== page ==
COVID-19 forced many Canadians and organizations to find creative ways to earn an income. Following this economic strain in 2020, Adeara Recovery Centre, a faith-based rehab that houses women and their children, realized they needed a more consistent source of revenue to continue offer the same level of programming and support.
They were offered the ownership of Treats n’ Treasures, a thrift store that rose funds for seniors living in Shepard’s Care facilities. Taking over the thrift store meant Adeara would have another valuable income stream for their recovery centre. The store has since rebranded to More than a Fad and has launched two more locations. As of recently—two weeks ago— they decided to pivot their business model, designating the Kingsway location as an outlet. All merchandise will cost no more and no less than a dollar, and its earnings will continue to help women recover and heal from addictions.
“[Adeara has] helped over 600 women with addiction, and it’s a really cool recovery centre because their children are able to stay with them while they go through the program, and obviously that’s huge because a lot of people don’t want to go through rehab programs because they are separated from their families,” said Matthew Signore, the Kingsway store’s general manager.
Opening a third location at Kingsway, the Fad management plans to rotate stock and alleviate their locations burdened with donations.
“We’re hoping the more people who come, the more money we can raise for Adeara but also just more impact in the community. Now that we are a dollar store, helping more people who are in need will come by and are able to afford a couple things. We’ve been so blessed to help people off the street,” he said.
Aside from More than a Fad, other thrift stores, including Krazy Binz, Value Village and Goodwill Impact Centre, donate to charities and support good causes. “You’re not necessarily throwing money at big business. You’re throwing money at people in need, that sort of thing, which is awesome.”
“Thrifting is so fun because you never know what you’re going to find, and you might find a really good deal, many good deals or you might not find anything.”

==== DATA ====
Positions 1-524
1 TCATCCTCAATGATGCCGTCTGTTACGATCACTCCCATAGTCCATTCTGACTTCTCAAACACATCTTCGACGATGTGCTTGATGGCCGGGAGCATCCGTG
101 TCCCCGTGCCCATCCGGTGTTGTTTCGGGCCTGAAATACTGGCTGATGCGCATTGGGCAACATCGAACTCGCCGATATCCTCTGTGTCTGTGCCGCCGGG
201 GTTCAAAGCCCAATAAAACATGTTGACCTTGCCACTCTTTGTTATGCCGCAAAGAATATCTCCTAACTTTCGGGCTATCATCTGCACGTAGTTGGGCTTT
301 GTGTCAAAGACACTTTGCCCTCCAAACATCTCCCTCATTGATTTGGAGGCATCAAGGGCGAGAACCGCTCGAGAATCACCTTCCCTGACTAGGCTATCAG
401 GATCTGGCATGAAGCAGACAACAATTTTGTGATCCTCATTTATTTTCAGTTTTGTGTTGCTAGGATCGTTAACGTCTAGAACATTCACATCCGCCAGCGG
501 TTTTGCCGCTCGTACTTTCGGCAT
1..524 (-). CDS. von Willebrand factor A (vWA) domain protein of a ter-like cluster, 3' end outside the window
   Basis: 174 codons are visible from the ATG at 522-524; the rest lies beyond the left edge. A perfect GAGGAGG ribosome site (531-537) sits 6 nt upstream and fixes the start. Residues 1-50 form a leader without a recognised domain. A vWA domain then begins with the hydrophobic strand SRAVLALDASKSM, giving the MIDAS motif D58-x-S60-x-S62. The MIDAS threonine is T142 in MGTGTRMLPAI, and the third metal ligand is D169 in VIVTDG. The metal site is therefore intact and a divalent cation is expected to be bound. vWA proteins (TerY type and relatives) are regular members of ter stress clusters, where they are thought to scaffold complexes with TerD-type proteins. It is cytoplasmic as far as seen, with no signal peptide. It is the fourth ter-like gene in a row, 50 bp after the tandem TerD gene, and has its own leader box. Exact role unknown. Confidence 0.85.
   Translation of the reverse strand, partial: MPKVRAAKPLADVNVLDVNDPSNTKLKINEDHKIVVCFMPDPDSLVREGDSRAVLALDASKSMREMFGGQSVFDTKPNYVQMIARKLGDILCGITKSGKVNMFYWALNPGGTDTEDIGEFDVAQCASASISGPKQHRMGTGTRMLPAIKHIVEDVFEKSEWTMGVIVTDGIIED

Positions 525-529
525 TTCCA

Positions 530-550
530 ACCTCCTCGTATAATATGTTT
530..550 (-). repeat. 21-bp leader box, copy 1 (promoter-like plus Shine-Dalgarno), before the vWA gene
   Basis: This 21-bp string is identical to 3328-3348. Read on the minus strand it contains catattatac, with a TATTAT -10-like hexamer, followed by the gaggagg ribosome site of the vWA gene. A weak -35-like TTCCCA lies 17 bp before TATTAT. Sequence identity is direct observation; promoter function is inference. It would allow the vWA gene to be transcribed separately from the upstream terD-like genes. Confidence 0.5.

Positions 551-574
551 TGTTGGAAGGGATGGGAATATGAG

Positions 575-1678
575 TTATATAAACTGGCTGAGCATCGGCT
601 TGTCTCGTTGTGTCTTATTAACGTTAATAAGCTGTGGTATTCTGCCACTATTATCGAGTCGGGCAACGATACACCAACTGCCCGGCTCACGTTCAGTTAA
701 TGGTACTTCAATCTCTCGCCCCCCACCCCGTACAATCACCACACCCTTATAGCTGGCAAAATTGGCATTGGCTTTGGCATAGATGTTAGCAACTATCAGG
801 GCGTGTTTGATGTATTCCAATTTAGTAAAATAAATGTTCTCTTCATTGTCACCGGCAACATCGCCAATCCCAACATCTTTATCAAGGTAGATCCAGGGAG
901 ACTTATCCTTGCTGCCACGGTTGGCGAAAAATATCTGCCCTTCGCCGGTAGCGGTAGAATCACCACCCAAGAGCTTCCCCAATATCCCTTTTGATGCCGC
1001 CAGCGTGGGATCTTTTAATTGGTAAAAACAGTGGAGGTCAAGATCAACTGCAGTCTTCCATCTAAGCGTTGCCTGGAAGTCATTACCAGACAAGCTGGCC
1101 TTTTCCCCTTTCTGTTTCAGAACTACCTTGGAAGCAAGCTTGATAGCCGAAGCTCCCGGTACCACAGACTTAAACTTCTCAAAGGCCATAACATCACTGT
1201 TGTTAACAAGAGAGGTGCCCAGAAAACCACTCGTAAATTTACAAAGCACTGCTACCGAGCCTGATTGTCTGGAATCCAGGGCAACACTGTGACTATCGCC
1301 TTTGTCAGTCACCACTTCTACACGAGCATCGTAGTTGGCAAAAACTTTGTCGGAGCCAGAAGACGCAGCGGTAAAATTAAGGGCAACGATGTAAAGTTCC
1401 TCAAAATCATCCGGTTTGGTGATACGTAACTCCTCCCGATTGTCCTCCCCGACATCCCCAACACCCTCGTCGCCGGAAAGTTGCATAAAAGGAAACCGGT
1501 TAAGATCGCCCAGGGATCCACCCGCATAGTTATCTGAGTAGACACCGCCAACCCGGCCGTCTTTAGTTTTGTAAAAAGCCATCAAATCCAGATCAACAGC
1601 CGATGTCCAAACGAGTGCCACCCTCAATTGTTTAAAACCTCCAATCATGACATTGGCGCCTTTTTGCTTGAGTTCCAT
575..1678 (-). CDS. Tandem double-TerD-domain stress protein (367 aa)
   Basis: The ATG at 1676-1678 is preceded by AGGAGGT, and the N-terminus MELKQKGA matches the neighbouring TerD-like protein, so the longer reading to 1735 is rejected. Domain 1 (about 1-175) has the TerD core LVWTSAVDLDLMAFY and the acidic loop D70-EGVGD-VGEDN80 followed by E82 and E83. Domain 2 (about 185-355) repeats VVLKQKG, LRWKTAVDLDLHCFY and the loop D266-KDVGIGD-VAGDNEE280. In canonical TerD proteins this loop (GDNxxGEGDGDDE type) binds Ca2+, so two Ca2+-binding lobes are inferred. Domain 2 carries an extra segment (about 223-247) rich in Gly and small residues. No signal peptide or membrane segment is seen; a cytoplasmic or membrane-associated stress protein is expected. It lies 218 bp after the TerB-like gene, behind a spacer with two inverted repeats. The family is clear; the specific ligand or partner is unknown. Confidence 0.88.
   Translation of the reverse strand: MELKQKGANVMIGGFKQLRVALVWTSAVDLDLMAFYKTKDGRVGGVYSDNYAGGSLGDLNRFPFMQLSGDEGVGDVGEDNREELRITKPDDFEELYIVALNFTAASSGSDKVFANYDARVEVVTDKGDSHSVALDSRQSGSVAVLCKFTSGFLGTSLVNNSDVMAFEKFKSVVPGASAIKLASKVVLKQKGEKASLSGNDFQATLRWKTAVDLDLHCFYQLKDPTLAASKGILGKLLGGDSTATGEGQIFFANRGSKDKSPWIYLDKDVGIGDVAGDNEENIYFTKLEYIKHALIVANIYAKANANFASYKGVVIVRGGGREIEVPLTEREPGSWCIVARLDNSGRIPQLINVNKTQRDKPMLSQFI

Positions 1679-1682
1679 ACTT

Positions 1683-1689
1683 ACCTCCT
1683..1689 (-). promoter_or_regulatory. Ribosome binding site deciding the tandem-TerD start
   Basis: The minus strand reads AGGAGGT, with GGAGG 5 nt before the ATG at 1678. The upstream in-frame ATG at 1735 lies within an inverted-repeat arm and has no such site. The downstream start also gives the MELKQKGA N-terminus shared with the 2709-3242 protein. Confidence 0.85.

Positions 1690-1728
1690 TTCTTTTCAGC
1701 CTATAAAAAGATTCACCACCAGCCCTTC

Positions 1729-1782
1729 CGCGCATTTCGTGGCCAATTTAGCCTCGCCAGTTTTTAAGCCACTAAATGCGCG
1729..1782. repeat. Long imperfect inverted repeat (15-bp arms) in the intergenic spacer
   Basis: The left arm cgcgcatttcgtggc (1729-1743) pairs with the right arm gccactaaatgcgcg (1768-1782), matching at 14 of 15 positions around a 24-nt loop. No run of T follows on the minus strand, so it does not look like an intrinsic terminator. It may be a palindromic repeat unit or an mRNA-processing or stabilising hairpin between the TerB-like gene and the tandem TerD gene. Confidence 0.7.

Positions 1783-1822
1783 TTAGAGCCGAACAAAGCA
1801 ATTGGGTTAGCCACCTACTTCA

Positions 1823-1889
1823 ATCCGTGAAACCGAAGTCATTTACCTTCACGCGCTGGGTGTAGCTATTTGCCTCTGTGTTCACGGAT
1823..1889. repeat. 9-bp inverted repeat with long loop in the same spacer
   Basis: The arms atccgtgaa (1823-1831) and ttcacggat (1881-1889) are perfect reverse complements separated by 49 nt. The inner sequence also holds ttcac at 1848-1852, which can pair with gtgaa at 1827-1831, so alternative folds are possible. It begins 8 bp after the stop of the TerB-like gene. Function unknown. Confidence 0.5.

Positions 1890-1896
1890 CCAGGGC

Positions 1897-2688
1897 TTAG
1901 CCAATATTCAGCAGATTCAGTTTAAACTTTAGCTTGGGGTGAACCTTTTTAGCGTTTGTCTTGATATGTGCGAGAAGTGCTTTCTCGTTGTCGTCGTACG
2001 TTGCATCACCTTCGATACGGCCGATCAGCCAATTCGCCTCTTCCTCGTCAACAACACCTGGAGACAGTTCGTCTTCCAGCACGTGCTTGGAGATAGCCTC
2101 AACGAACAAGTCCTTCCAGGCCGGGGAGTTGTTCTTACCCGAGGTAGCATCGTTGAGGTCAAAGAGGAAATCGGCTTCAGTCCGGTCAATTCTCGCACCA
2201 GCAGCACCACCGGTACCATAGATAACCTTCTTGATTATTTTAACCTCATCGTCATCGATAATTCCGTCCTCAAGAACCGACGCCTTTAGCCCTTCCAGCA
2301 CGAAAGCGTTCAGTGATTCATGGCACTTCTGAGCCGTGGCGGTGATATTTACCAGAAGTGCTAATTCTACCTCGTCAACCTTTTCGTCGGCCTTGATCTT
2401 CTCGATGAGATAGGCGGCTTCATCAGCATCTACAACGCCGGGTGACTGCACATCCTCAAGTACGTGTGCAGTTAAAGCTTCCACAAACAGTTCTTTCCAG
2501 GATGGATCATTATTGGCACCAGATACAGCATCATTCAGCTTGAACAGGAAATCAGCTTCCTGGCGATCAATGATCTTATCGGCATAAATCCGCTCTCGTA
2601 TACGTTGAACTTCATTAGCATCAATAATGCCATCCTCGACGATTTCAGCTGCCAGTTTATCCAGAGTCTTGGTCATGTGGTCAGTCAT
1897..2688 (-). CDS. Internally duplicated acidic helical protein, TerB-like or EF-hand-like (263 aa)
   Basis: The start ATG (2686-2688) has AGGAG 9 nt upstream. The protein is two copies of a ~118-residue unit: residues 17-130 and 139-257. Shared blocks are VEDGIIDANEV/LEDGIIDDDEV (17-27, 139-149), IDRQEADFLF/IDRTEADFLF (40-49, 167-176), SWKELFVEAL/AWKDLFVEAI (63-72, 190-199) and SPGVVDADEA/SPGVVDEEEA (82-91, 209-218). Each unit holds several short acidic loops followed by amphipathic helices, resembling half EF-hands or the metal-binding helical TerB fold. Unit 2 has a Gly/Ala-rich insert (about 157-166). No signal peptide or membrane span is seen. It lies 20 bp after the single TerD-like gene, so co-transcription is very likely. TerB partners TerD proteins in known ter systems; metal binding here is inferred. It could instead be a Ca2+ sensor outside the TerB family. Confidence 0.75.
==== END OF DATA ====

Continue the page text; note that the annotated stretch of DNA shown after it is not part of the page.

Signore believes thrifting is becoming popular because of the experience that comes with it. Rather than quickly making a purchase and returning home, people are instead driving to several stores and shopping around for deals. From what he’s observed, it’s an activity.
“I do think our less than ideal economy is contributing to that sadly, but I think also just more people are hearing about, more people are doing it so they’re going with their friends, their family and they are trying it out. Some people spend the whole day going to different thrift places,” he said.
He’s also noticed that many thrifters share a similar mentality: to be less wasteful and repurpose items. These shoppers view second-hand clothing as ensuring less waste in the environment.
“Clothing is given a second life. Even after that, someone might redonate it. It’s cool to know that as well that we’re, in essence, recycling without having to really process anything,” he said.
“[Adeara] is changing the city. It is changing the province, and it is touching a lot of lives. It is cool to be a part of that. It makes it easy to come to work every day because you know what, even if I’m having a bad day, I know every dollar we make is going towards a really good cause.”
Signore hopes to partner with NAIT in the future and attract more of the student body to their Kingsway location, located at 10131 Princess Elizabeth Avenue. They are open Tuesday to Saturday, from 11 a.m. to 4 p.m.
cover photo via More Than a Fad